Rather, we look at each car, what it can do and its environmental footprint – vs. the price. Right now and for the next 1-2 years, BEVs offer a far better deal to most people in this subset. Some of the reasons are hinted for in that report (current PHEVs are largely kludges while BEVs are a de-novo design that makes more sense). Another big reason is price; it’s cheaper to get a BEV even while leaving an ancient gas car on the side for road trips – than to get a 2-in-1 PHEV that will do both things.

    Regardless, in direct contrast to conventional wisdom, the fact remains that it’s the PHEVs who are playing catch-up in the market, while BEVs fuel the exponential rise in overall sales. And EREVs are not around yet on the mass market – by the time they show up, BEVs will have been on roads en masse for several years.

  4. David Murray says:

    As an owner of a Leaf and a Volt, I plan to trade the Leaf in on a second Volt when the lease is up next year. But it has absolutely nothing to do with range anxiety or long-distance travel. I simply like the appearance of the Volt as well as the interior build quality and the sporty ride. I wish there were a sporty, decent looking all-electric in the sub $40,000 price range. Fortunately for me, the Volt will be essentially an all-electric ride because I will rarely exceed the 38 mile range.

    1. Assaf says:

      Then you’ve got even better news coming, because the 2014 Volt has a 41 mile range (at least according to a story that appeared here).

      However, if it’s sporty you’re looking for you might still consider the BEVs Spark, 500e and Fit. All cheaper than the Volt on a lease basis, and (I presume) they accelerate much faster. And 4-seaters just like the Volt. By next year they should be available nationwide.

      1. Kent says:

        The Spark is faster, the FIT is not. I’ve driven both. Don’t know about the 500e.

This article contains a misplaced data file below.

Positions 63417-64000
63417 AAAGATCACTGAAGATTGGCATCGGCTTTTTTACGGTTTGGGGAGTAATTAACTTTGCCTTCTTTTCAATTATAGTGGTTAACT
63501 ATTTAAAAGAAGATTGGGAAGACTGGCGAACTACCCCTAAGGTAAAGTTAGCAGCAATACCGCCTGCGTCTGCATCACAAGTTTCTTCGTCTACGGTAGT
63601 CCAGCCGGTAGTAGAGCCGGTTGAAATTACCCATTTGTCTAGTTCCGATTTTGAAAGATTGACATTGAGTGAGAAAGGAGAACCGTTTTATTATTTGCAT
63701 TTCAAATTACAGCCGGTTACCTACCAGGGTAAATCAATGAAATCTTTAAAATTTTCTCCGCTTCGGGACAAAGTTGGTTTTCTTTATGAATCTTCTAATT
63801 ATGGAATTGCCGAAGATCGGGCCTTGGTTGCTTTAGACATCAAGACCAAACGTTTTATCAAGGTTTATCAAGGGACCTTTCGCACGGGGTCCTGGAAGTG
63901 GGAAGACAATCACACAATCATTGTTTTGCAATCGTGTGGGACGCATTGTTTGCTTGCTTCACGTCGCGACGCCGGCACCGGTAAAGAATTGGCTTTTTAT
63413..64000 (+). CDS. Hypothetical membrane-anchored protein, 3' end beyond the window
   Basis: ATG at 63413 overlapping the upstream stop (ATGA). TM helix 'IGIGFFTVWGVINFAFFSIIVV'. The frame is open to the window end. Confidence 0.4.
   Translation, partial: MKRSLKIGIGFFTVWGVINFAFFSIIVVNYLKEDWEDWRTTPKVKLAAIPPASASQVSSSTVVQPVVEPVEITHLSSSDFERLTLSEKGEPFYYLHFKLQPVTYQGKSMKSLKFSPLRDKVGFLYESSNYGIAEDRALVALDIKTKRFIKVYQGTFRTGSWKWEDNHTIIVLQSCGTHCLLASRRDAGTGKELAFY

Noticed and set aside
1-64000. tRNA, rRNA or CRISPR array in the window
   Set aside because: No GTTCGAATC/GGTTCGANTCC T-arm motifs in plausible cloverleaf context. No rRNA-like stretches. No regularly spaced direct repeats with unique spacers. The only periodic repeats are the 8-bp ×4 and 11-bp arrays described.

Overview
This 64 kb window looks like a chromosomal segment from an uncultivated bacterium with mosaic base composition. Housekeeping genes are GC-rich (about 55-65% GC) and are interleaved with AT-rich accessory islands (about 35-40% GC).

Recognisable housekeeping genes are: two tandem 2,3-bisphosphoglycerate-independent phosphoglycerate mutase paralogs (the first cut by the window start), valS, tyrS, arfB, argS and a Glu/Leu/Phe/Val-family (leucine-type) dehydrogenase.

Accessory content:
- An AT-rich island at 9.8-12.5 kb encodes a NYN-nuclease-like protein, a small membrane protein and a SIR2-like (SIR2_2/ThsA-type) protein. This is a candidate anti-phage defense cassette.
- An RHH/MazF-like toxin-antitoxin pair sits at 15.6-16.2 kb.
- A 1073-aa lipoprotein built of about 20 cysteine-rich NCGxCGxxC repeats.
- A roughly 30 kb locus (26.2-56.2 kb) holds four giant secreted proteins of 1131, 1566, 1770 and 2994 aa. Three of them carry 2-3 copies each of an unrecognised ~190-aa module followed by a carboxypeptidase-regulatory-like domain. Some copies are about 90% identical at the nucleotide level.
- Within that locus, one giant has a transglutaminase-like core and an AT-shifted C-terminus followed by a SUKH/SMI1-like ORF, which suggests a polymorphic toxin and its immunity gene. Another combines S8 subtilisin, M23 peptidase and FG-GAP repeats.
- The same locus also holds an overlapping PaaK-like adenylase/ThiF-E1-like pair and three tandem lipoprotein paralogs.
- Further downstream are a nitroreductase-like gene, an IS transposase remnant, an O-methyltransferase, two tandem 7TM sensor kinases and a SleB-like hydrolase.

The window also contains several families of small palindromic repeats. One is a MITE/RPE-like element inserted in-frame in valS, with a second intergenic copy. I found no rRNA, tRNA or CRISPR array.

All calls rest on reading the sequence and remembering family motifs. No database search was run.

2. ProofReader says:

      “I wish there were a sporty, decent looking all-electric in the sub $40,000 price range.”

      You’ve just described the Ford Focus EV.

  5. Ocean Railroader says:

    I really think something like this really depends on several factors such as the cost of batteries and the over all cost of the cars. But several other factors are what would gas prices be around this time such as would they be $10.00 with weekly or monthly storage of gas in some areas. In that I think it would take some type of giant break though or oil disaster to make this happen.

    I really think by this time we might have a two to three million of them being built or on the roads in that it’s going to take in till the 2035 or 2040 for something like this to happen.

  6. Mark H says:

    In ten years the 2nd gen range extender will be unrecognizable by today’s standard. It will be treated like an accessory such as your your stereo upgrade or trim package. As lousy as the engine choice as an extender is/was in the Volt it is still quite remarkable that engineering got it as close to right in concept as they did right out of the gate. Yeah, its a 4 seater, and the Tesla roadster only seats 2…..

    Hybrids will be alive and well in 2023 and I still commend them for cutting their gas usage in half. I commend BEVs even more for going all the way. New battery tech, and yes new extenders will all be part of changing the way we drive.

  7. Tom says:

    The generators will look nothing like current ones. There’s really no need for all the belts and crankshaft, generators can be run directly off the piston rod with up and down motion. A smaller generator could then be located in the rear of the car under the cargo storage area. Smaller more efficient batteries would lend even more space for occupants. Expanded super charger networks along with navigation apps will eliminate any remainng range anxiety.

    The automobile will use far less oil in the near future, but we are moving far past peak oil now and hardly any effort has been placed into reducing oil utilized for food production, chemicals, consumer products and packaging. If these areas are not addressed consumers will feel a pinch as food and consumer products inflate quickly over the next twenty years.

  8. Patrick says:

    the EREV will be the power train because there is a prototype Chevy Tahoe and suburban that gets 100MPG with a range of 40 miles on e mode

  9. Dan Frederiksen says:

    A ‘study’ is a random person’s opinion. And worth as much